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Knowing More About On-Lot Sewage

On-site sewage system

According to the Pennsylvania DEP, approximately 26% of homes have an on-lot sewage system. In 2019, US Census construction data, shows that 16% of new homes rely on on-lot systems. With so many homes having on-lot sewage systems, let’s take a look at some basics.



The Pennsylvania Code, Chapter 73, sets the standards for system design and construction. In short, there are three basic criteria. First are separation distances, which are the horizontal distance from a component of the system to a feature. Next, is the size of the absorption area, which is where the liquid soaks back into the soil. Finally, is the size of the septic tank, which is where the solids settle from the liquid.


Key Separation Distances

System Tanks

  • 10 feet to buildings, swimming pools, property lines, easements, right-of-way, and public water supplies
  • 25 feet to a surface water (stream, lake, etc.) or cistern used for water supply
  • 50 feet to an individual on-lot well

Absorption Area

  • 10 feet to buildings, swimming pools, property lines, easements, right-of-way, stormwater systems, and public water supplies
  • 50 feet to a surface water (stream, lake, etc.)
  • 100 feet to an individual on-lot well

Spray Field

  • 10 feet to a public water supply
  • 25 feet to property lines, easements and rights-of-way
  • 50 feet to a surface water (stream, lake, etc.)
  • 100 feet to an individual on-lot well, building or swimming pool


Absorption Area Sizing

For a single-family dwelling, the number of bedrooms determines the size of an absorption area. As a result, a single-family home with three or fewer bedrooms has a flow rate of 400 gallons per day (GPD). Furthermore, if there are more bedrooms, each bedroom increased the flow rate by 100 GPD. For community on-lot sewage systems, apartments and nonresidential establishments, use flow rates from Section 73.17. In fact, this section breaks the values into two tables. One table for residential establishments and another for non-residential establishments. Non-residential establishments will have a minimum volume of 200 GPD.

The sizing calculation combines this information with the absorption area percolation rate. Table A or Table B of Section 73.16, provides a coefficient. The minimum square feet for the absorption area are the coefficient times the daily flow rate.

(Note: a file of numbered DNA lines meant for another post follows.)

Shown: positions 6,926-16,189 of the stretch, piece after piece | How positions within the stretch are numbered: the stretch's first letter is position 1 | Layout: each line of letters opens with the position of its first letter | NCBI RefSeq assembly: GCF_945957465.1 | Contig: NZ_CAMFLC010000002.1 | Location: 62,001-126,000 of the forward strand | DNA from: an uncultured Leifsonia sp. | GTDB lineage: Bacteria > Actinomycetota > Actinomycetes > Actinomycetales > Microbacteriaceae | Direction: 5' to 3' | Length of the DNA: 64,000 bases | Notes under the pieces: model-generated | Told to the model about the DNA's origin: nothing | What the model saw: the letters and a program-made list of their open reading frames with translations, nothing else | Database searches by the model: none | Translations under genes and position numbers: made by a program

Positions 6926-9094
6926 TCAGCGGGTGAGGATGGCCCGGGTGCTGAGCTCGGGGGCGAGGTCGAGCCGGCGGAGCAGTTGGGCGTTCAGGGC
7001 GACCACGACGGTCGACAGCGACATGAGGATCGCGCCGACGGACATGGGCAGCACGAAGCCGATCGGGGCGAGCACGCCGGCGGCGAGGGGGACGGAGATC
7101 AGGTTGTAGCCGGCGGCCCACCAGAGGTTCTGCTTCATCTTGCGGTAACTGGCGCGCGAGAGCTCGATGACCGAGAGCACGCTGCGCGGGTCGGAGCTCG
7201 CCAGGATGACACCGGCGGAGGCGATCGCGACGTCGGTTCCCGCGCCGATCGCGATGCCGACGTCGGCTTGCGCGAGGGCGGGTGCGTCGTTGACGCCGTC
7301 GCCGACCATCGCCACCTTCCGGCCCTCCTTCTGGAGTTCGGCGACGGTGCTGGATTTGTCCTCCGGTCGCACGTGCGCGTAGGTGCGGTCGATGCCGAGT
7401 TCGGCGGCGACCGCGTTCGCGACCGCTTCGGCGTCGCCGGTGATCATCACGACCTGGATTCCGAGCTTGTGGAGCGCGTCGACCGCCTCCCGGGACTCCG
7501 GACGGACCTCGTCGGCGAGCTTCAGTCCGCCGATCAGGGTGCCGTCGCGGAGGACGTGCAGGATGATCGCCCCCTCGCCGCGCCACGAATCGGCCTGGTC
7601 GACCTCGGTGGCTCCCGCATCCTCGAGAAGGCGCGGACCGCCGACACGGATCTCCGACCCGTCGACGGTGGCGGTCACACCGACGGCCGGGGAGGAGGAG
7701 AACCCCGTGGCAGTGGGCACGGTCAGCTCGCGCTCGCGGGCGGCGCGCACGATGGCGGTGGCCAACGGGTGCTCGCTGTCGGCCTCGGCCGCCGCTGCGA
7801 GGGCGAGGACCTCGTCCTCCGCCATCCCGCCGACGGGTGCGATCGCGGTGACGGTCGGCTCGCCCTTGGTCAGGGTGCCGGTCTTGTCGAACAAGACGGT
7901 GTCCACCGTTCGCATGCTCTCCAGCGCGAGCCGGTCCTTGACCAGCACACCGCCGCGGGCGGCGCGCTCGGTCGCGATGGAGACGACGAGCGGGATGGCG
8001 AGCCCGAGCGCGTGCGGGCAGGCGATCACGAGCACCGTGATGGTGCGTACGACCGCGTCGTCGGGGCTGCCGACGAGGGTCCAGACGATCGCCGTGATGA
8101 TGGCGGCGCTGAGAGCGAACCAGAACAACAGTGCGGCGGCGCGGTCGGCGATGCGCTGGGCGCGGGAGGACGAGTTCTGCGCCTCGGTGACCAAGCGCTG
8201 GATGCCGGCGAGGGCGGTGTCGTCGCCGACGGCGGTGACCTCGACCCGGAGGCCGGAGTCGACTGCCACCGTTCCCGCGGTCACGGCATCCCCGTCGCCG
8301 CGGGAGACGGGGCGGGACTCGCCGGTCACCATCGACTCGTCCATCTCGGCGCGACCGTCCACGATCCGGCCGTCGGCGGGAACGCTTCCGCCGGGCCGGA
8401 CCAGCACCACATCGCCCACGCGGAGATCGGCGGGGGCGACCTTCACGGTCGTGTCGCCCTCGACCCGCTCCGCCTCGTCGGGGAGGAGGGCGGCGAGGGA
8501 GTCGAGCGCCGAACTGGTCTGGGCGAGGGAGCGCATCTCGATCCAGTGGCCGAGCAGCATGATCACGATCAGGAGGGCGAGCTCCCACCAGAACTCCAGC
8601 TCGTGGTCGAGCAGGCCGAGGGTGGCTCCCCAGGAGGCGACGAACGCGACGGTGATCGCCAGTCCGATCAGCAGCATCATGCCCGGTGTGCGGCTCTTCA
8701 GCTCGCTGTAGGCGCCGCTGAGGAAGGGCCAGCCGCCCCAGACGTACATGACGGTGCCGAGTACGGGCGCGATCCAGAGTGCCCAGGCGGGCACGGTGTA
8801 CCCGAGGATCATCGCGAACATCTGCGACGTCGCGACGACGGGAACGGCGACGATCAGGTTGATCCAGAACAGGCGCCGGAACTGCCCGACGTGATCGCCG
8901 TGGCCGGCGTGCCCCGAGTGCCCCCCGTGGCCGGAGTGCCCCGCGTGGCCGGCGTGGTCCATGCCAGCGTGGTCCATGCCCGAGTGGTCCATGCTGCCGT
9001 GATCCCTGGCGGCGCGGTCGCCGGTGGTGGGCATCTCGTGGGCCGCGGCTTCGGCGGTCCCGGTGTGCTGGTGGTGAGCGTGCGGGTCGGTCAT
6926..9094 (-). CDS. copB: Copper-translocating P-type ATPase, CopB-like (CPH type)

Septic Tank Sizing

Section 73.31 establishes a minimum tank size of 900 gallons.  From there, the tank size uses the same daily flow rate as the absorption area. For single family dwellings, this is 400 GPD for three bedrooms or fewer, and an extra 100 GPD for each bedroom thereafter.  Since most single-family homes are four bedrooms or fewer, the lowest tier applies. In this tier, the sizing is 3.5 times the flow exceeding 400 GPD, plus 900 gallons. This means most new homes or updated systems will have a 900 to 1,250-gallon tank.


Who is ACA?

Started in 1992 and located in Chester County, PA ACA has grown to become a full-service civil engineering firm. Today, we merge professional services with practical knowledge for residential and commercial projects. No matter the scale, from installing a fence, to building a structure or developing land, you need permits. Because the approval process includes many permits and agencies, it can be a headache. Working with ACA’s full-service team saves you time, money, and headaches.  Every step of the way, we are here to support you and educate you about the process. Here are some of the basic services we provide:

Construction Management | Civil Engineering | Environmental Permitting | Septic System Testing and Design | Land Surveying | Wetland Delineations and Mitigation

Please feel free to browse our website or if working on a project or need help, contact us at (610) 469-3830. 

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